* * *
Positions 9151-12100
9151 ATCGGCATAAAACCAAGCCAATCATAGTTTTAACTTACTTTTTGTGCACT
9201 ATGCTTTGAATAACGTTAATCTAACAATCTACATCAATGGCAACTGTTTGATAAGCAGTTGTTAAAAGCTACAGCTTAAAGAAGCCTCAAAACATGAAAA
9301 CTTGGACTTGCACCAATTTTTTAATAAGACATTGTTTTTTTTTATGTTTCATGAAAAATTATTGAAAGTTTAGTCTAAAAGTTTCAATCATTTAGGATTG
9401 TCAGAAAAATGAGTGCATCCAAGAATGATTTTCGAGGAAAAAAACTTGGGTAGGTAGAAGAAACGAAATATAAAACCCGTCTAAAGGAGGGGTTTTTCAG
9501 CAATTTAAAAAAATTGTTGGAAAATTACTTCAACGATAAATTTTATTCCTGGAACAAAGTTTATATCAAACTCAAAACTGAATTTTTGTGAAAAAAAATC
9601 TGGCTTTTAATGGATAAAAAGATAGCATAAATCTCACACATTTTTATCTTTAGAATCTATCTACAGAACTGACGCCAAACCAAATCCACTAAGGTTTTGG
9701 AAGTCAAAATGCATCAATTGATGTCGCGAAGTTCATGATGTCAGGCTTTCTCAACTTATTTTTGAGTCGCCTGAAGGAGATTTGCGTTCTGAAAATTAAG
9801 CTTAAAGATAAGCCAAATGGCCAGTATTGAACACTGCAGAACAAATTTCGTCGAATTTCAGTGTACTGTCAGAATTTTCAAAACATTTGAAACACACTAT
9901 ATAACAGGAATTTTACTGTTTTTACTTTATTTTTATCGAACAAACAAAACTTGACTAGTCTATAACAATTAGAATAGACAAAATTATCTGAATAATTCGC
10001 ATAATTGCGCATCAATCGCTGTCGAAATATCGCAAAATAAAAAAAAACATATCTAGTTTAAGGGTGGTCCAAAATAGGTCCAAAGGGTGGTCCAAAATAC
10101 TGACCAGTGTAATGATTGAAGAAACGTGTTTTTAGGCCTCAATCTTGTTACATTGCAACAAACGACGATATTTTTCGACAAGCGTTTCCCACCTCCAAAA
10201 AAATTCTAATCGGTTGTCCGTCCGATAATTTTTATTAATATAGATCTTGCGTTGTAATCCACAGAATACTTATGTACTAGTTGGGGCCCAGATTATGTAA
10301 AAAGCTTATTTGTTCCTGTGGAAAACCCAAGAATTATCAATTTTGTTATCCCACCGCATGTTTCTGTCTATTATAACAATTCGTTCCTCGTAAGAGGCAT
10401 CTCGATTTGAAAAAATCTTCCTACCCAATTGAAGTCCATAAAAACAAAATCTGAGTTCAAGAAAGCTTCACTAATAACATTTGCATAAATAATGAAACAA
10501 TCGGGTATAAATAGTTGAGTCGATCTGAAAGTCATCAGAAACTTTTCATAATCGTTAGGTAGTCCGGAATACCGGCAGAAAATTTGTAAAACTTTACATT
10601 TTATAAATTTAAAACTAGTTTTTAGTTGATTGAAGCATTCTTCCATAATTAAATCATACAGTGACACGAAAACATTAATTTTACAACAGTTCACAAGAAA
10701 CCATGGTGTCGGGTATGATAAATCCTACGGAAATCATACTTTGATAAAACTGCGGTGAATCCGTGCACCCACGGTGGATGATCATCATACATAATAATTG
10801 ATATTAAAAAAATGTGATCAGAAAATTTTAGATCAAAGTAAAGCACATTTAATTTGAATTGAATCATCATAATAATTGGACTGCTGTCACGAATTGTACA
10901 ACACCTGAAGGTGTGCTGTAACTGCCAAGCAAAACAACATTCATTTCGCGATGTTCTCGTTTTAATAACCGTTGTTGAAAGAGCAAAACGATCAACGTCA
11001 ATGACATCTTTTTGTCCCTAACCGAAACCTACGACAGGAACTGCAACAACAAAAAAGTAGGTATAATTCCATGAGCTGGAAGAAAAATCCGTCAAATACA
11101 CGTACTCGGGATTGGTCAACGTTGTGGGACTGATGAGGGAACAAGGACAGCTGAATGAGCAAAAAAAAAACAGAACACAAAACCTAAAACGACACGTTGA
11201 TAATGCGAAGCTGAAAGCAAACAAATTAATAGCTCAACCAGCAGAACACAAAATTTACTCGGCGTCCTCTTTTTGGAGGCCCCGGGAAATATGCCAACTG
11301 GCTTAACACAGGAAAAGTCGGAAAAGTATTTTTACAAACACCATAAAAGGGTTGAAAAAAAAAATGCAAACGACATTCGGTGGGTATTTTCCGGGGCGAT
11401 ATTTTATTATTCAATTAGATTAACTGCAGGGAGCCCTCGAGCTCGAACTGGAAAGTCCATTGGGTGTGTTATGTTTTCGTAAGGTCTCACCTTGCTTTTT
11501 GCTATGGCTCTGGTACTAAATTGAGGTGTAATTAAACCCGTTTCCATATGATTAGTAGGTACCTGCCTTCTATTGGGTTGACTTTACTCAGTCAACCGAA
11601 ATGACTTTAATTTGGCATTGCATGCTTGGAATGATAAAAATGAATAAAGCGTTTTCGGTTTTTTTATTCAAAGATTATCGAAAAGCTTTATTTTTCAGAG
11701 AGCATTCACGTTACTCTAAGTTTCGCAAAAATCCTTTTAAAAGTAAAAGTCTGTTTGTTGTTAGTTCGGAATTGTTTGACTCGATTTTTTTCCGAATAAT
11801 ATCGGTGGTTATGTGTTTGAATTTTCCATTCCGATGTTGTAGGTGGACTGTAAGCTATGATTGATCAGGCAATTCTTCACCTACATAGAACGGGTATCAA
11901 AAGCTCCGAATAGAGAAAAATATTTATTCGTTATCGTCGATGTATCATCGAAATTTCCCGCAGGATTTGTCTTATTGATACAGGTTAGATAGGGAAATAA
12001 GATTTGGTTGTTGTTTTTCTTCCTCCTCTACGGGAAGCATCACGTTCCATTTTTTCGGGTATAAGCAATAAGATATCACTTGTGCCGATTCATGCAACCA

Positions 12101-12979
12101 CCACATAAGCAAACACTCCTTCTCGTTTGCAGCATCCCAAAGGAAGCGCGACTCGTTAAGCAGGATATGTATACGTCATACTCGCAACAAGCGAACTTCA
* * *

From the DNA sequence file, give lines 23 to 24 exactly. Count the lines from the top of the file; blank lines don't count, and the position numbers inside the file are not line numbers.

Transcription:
11201 TAATGCGAAGCTGAAAGCAAACAAATTAATAGCTCAACCAGCAGAACACAAAATTTACTCGGCGTCCTCTTTTTGGAGGCCCCGGGAAATATGCCAACTG
11301 GCTTAACACAGGAAAAGTCGGAAAAGTATTTTTACAAACACCATAAAAGGGTTGAAAAAAAAAATGCAAACGACATTCGGTGGGTATTTTCCGGGGCGAT